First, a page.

The US healthcare system is the most complicated amongst advanced industrialised countries.
Health care provision is made up of a patchwork of fragmented programmes that are both publicly and privately funded and not universally accessible.
In 2010, the Patient Protection and Affordable Care Act was created to help increase the coverage of healthcare for Americans, but there are still over 35 million people without.
Along with this, prescription drug prices in the US consistently rank among the highest in the world.
High prices are attributed to government-granted monopolies, with primary decision makers unable to negotiate prices directly with manufacturers. The US does not have a regulator to control drug prices and is based on a free pricing model.
Up to 91.6% of the US population currently rely on coverage from policies such as commercial health plans, Medicare and Medicaid to absorb the high costs of medicines. However, 14% of prescription medicine costs are still paid out of pocket.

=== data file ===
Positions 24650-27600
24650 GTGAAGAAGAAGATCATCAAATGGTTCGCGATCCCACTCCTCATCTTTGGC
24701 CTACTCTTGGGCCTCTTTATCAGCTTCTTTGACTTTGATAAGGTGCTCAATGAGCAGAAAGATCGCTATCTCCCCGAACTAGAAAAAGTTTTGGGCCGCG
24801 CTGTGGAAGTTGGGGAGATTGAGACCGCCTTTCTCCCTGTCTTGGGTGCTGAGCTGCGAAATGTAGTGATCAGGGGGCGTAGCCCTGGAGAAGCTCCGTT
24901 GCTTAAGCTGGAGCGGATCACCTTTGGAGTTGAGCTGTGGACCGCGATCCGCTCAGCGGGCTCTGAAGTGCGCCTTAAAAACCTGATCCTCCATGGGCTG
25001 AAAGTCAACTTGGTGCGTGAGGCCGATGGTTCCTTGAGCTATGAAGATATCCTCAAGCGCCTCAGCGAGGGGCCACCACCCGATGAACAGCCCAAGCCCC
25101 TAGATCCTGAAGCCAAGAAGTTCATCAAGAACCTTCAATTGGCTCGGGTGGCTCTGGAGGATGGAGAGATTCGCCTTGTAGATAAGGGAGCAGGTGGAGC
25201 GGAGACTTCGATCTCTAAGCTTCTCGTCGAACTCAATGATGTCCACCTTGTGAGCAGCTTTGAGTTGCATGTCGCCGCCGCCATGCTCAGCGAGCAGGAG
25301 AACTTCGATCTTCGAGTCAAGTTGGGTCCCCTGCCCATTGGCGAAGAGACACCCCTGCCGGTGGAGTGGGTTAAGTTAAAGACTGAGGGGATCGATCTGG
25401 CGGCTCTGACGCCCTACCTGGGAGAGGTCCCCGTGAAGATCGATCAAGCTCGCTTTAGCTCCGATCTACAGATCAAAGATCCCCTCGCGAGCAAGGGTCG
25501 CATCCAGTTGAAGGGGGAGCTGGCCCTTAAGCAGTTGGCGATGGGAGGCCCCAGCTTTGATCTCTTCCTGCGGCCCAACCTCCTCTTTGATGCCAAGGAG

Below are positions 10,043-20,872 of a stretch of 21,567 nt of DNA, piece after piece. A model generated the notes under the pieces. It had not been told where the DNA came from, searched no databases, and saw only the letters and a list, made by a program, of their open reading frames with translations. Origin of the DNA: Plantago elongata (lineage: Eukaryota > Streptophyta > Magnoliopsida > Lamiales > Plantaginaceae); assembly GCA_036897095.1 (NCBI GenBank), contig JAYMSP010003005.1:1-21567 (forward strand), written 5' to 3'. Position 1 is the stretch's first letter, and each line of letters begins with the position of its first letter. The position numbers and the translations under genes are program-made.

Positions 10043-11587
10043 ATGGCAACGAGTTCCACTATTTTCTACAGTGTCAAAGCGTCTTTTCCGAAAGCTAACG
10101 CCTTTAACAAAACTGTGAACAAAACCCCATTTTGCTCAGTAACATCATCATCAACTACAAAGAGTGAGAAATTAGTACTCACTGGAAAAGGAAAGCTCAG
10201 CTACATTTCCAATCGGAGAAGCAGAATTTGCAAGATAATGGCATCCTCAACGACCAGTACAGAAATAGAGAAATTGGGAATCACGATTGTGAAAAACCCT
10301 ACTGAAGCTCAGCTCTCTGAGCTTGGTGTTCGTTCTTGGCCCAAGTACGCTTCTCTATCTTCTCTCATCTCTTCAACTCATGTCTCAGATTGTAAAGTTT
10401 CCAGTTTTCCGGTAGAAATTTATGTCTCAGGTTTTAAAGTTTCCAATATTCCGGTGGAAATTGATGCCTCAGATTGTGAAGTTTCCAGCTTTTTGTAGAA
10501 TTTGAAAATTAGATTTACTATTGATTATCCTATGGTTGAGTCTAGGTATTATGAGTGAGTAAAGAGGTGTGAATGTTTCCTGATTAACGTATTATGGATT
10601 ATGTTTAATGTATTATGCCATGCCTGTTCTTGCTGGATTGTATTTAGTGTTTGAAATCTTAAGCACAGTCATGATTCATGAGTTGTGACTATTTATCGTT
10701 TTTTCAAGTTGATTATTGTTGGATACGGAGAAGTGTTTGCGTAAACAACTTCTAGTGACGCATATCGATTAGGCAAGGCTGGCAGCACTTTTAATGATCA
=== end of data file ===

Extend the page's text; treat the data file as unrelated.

The political backlash
President Trump has previously commented on the ‘extortionate’ prices Americans pay for their medication compared to the rest of the world and has campaigned to address the situation.
He declared “We’re going to be ending global freeloading” in reference to the fact that profit margins of brand name drugs in the US are as much as four times higher than those in more regulated markets such as Europe and Japan.
President Trump argues that Americans are left to pay for the innovation that foreign patients enjoy and that other countries are benefiting from the high prices in the US.
In an attempt to put an end to this, he has suggested he may leverage trade agreements to secure policies that would increase prescription drug prices overseas in the hopes that it may lower prices in the US.